I was an Elementary Art Specialist for 27 years before retiring on disability in 2005 due to diffuse scleroderma and renal failure. I was very active in my profession and enjoyed it, was named Teacher of the Year two times, am in Who's Who on American Teachers two times, Who's Who Among Executives and Professional Women, and was a Geraldine R. Dodge Visual Artist/Educator award winner. My students were recognized for their work, receiving the highest honors in Pentel's International Children's Art Exhibition and Crayola Dream-Makers. My own creative areas were painting and jewelry design.
I started feeling sick in February, 2004. I would awaken in the middle of the night with my hands tingling and in pain. I thought it was carpal tunnel syndrome. Then my hands and feet began swelling and my hands became very sensitive and my skin became hard. I had no energy. I tried to treat it homeopathically with no success. One day my school nurse told me she was very worried about me, that what ever was wrong could be something serious. I went to a neurologist who ruled out MS. I was typing in my symptoms on the internet and scleroderma kept on coming up. I was familiar with it because my mother-in-law had been diagnosed with it several years earlier. I read the ANA test was used to diagnose scleroderma and she was going to run blood work so I requested that test. It came back positive, speckled pattern. She referred me to a rheumatologist who, very crestfallenly, said I had sclero and referred me to a specialist in the field.
By September I was VERY ill, I even told my husband that I felt like I was dying. My rheumatologist called and said he did not like my recent blood work for kidney function and had my sclero specialist admit me to her hospital. The next morning I was brought down for a CT scan and couldn't even get on the table. I got back on the stretcher and felt my throat closing up. I said, "I can't breathe" and the techs said "you're talking so you are breathing" and I said," no, I am dying." The last thing I remember was hearing plastic being ripped open. I stopped breathing and my heart stopped. I was unconscious for three days, coming to intubated and in intensive care. My kidneys had failed and I was on dialysis. I was in intensive care a week and in the hospital another week. I was home a week when things went wrong and I was admitted to a local hospital where I spent most of October.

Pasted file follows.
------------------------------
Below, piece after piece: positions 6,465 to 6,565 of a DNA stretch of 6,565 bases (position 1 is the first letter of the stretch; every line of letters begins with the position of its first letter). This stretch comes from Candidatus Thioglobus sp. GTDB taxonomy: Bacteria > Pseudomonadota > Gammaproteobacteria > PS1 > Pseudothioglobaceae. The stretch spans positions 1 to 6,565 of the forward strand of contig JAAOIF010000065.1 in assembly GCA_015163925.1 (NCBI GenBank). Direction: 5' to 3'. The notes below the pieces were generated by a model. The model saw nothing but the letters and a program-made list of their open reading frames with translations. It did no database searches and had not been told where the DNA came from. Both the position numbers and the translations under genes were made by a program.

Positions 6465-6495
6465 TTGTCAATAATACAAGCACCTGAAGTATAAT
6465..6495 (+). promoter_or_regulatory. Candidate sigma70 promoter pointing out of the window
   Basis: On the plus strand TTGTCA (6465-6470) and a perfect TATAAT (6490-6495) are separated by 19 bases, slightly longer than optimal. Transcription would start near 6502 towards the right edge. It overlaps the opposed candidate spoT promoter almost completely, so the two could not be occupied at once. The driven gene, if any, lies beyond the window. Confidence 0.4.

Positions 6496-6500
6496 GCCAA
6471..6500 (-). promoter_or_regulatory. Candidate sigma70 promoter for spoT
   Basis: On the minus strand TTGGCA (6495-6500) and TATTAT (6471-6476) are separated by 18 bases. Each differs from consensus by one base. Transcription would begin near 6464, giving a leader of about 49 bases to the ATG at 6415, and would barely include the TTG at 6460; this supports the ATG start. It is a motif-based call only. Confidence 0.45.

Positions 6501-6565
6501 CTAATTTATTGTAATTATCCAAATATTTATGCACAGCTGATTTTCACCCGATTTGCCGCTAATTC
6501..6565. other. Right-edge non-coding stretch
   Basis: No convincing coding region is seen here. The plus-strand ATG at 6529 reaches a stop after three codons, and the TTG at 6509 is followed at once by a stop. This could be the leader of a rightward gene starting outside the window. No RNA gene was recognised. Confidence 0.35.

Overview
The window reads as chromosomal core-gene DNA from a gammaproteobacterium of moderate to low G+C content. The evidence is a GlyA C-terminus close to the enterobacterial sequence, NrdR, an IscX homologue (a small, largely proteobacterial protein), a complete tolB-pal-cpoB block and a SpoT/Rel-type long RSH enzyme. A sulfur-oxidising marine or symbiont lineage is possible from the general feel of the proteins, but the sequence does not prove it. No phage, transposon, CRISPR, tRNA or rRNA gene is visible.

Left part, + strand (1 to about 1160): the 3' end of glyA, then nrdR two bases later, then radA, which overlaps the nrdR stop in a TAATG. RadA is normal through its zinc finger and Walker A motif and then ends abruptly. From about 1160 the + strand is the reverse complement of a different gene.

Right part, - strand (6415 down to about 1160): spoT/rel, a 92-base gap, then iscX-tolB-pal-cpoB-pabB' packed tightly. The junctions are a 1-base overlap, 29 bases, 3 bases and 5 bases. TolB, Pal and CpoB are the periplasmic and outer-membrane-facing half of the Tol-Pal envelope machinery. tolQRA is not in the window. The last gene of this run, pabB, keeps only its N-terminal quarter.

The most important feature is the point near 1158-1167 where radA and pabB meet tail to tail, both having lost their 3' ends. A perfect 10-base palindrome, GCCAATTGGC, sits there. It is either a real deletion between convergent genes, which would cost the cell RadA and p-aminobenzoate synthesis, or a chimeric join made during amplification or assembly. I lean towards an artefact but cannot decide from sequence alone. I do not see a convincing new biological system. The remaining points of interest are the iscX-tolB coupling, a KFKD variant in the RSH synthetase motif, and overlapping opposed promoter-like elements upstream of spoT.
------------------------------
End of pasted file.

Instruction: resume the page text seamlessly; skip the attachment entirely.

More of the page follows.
I was on hemodialysis for 5 1/2 years before having a transplant on March 11, 2010. I have Interstitial Lung Disease, GERD, GI problems, Raynauds, calcinosis and pulmonary hypertension. My skin score started out at 45 but over the years has gone down to 11. The transplant has made all the difference in the world and I am very grateful to my donor and his family.
I still deal with scleroderma and am encouraged by all of you on the forum who so bravely face the various issues associated with it. Thank you for being there for me, and I hope I can be there for you.
I am happy to say my kidney transplant is doing well. My lungs, however, are not and I am currently applying for a lung transplant. The good news is my lungs aren't bad enough yet. The bad news is the damage to my GI tract is significant and my esophagus isn't working. This may eliminate me for a transplant. I am hoping I will never need one but always have "Plan B." My pulmonary hypertension is under control with medication and my skin score is now a 0. The calcinosis has increased to larger masses and more pain.
I am more active now than I have been in the past 10 years since diagnosis. Pulmonary rehabilitation showed me that exercise is the best thing for me. I have a portable oxygen concentrator and am traveling when I can. People keep telling me how good I look. I think that is one of the most frustrating things about this disease, that you can look so good on the outside and yet know your insides are all diseased. Oh well, I keep on smiling and dealing with things as they come up.